Having read multiple news accounts of domoic acid (DA) events up and down the Pacific coast of the U.S., I decided to do my own informal survey of the culprit that makes DA. Domoic acid is a naturally occurring toxin that is produced by some (but not all) species of the diatom Pseudo-nitzschia during a plankton bloom. It is ingested by filter-feeding animals such as mussels and anchovies and gets passed to higher trophic levels as these animals are themselves preyed upon. The filter feeders are thought to be unaffected by the DA they ingest, but due to bioaccumulation the toxin occurs in higher concentrations in the tissues of the predators. Humans can be affected by DA also, when they eat contaminated shellfish, for example. This is why coastal states advise seafood foragers not to collect and eat bivalves (clams, mussels, oysters) when DA is detected in the water. When humans are sickened by domoic acid, the affliction is called Amnesic Shellfish Poisoning (ASP).
I had originally hoped to collect a sample from a boat over deeper water, but when those plans failed to materialize I did the best I could on my own: I went out to the end of the Santa Cruz Municipal Wharf and threw the net from there. As soon as I hauled the net back up I could smell the diatoms. Yes, diatoms have a smell, as does just about anything when you concentrate it enough. The diatom smell is rich and organic, but not at all unpleasant.
This is what the sample looked like:
All those clear needle-like things are chains of Pseudo-nitzschia cells. When they are reproducing quickly (a.k.a. “blooming”) the cells remain connected by their tips (see below). Longer chains indicate favorable conditions for asexual reproduction in diatoms; I saw some chains that were 12+ cells long. The small whitish things zooming around are barnacle nauplii. Obviously barnacles are having lots of sex right now.
Pseudo-nitzschia is a pennate diatom, which simply means that the cells are pen- or boat-shaped. Some of the pennate diatoms have a raphe, or slit-like opening on the frustule through which a tiny bit of protoplasm can be extruded. These diatoms, of which Pseudo-nitzschia is one, don’t swim but can actually scoot around on surfaces. Don’t believe me? Then watch this long chain of Pseudos move back and forth like a train on tracks.
Here’s a still shot at higher magnification:
See how the individual cells remain connected to each other by their overlapping tips? Each of the cells is about 75 µm long and contains two roughly rectangular chloroplasts that are golden brown in color.
Pseudo-nitzschia wasn’t the only diatom in the sample, either. I saw surprising numbers of Coscinodiscus, a genus of centric diatoms, ranging in size from 160-250 µm in diameter. Coscinodiscus frustules are beautifully sculptured, making the cells look like fancy buttons.
That little bleb at about 10:00 on the larger diatom is a dinoflagellate, Peridinium or Protoperidinium, that came along for the ride. There is also a chain of Pseudos making a cameo appearance in the bottom of the photo.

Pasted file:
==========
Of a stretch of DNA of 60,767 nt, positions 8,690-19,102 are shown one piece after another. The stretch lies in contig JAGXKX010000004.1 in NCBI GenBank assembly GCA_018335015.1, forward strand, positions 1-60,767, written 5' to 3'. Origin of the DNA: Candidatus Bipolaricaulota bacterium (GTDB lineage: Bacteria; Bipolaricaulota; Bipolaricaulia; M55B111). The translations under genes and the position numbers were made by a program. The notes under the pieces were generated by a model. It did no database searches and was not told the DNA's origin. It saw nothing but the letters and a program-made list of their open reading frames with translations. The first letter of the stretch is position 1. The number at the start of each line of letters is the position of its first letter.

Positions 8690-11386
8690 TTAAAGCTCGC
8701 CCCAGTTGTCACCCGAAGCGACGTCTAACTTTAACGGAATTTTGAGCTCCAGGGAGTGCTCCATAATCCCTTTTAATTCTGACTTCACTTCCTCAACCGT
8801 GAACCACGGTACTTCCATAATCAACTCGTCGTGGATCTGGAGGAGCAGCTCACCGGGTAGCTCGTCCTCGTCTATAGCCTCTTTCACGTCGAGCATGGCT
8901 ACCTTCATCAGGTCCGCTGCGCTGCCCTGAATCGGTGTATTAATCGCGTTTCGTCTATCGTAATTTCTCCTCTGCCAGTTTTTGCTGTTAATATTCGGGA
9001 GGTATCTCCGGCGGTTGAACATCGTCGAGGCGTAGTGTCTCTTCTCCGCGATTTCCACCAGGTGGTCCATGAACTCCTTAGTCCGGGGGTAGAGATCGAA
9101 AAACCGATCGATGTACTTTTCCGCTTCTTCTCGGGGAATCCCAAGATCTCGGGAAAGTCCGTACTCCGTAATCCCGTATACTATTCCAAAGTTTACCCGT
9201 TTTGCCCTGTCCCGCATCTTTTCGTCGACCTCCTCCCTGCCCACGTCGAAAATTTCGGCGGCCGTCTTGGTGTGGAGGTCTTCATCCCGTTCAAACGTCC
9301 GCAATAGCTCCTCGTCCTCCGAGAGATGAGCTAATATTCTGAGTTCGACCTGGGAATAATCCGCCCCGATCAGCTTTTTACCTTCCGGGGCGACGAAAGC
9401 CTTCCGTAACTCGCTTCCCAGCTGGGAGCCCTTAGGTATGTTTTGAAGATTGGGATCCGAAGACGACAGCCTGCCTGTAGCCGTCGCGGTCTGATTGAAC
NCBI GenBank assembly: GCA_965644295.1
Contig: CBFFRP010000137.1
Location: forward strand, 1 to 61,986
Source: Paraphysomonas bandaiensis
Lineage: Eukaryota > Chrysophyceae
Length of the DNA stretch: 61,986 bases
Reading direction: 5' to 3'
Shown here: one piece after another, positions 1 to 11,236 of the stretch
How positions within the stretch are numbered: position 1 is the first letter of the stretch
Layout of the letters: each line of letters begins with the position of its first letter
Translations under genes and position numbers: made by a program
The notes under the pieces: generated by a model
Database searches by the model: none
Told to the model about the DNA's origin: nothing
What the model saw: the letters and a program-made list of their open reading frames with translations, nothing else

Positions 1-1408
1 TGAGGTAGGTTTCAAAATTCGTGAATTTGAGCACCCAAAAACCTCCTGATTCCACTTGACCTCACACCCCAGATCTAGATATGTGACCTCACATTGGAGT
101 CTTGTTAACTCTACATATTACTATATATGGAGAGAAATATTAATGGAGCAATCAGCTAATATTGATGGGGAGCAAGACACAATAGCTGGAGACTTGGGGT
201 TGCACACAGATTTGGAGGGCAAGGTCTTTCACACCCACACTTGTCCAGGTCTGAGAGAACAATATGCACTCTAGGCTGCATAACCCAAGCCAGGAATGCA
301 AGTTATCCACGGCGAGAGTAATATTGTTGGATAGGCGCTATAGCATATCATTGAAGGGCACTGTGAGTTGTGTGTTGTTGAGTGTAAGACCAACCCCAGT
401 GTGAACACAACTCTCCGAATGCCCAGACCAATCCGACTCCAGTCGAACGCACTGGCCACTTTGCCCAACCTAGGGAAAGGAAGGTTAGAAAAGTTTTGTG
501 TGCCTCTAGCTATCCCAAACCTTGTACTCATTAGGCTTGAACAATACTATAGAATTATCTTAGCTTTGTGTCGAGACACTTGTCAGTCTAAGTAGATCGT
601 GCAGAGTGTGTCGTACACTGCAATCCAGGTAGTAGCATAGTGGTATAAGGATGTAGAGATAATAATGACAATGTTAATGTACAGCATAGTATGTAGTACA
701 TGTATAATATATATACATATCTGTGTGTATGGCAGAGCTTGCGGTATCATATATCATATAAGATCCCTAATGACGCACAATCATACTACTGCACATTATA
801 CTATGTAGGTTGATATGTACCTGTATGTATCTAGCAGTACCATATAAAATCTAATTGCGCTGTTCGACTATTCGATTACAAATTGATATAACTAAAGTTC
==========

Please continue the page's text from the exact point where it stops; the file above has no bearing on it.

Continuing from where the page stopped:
The other unusual diatom in the sample was Chaetoceros. This diatom has a name that hints at the morphology of the cells: “chaet-” is Greek for “spine” or “bristle”. Indeed, the cells of Chaetoceros are box-shaped and have four long spines that link adjacent cells together to form chains.
The intriguing question that came to my mind was “Why now?” Around here I’ve grown accustomed to a typical succession of phytoplankton in Monterey Bay, with diatoms (especially Chaetoceros) blooming in the spring and early summer, corresponding to our usual upwelling season, then giving way to dinoflagellates in the late summer and fall when upwelling abates. And yes, we did have a major Pseudo-nitzschia bloom back in April and May. Diatoms bloom in response to high levels of nutrients, especially nitrate, that occur when upwelling returns nutrients to surface waters. We did have a few weeks of decent upwelling in the spring. Then El Niño started to build and we went through several weeks of warm, clear water when diatoms were pretty much absent and we saw phytoplankters such as silicoflagellates and coccolithophores, which can thrive in waters that are too nutrient-depleted for diatoms.
And now the diatoms are back. Chlorophyll levels in nearshore waters are high right now all along the central California coast. These data are from CeNCOOS, an ocean observing system:
Assuming that the chlorophyll being measured is in the cells of Pseudo-nitzschia and other diatoms, it appears that we’re having a return to springtime conditions. Bait fish are back in the Bay, and following them are dolphins and birds. I would dearly love to do some whale watching this fall; we may have another spectacular season for humpback whales. Whatever the cause for this apparent late-season rebirth, this autumn is shaping up to be interesting.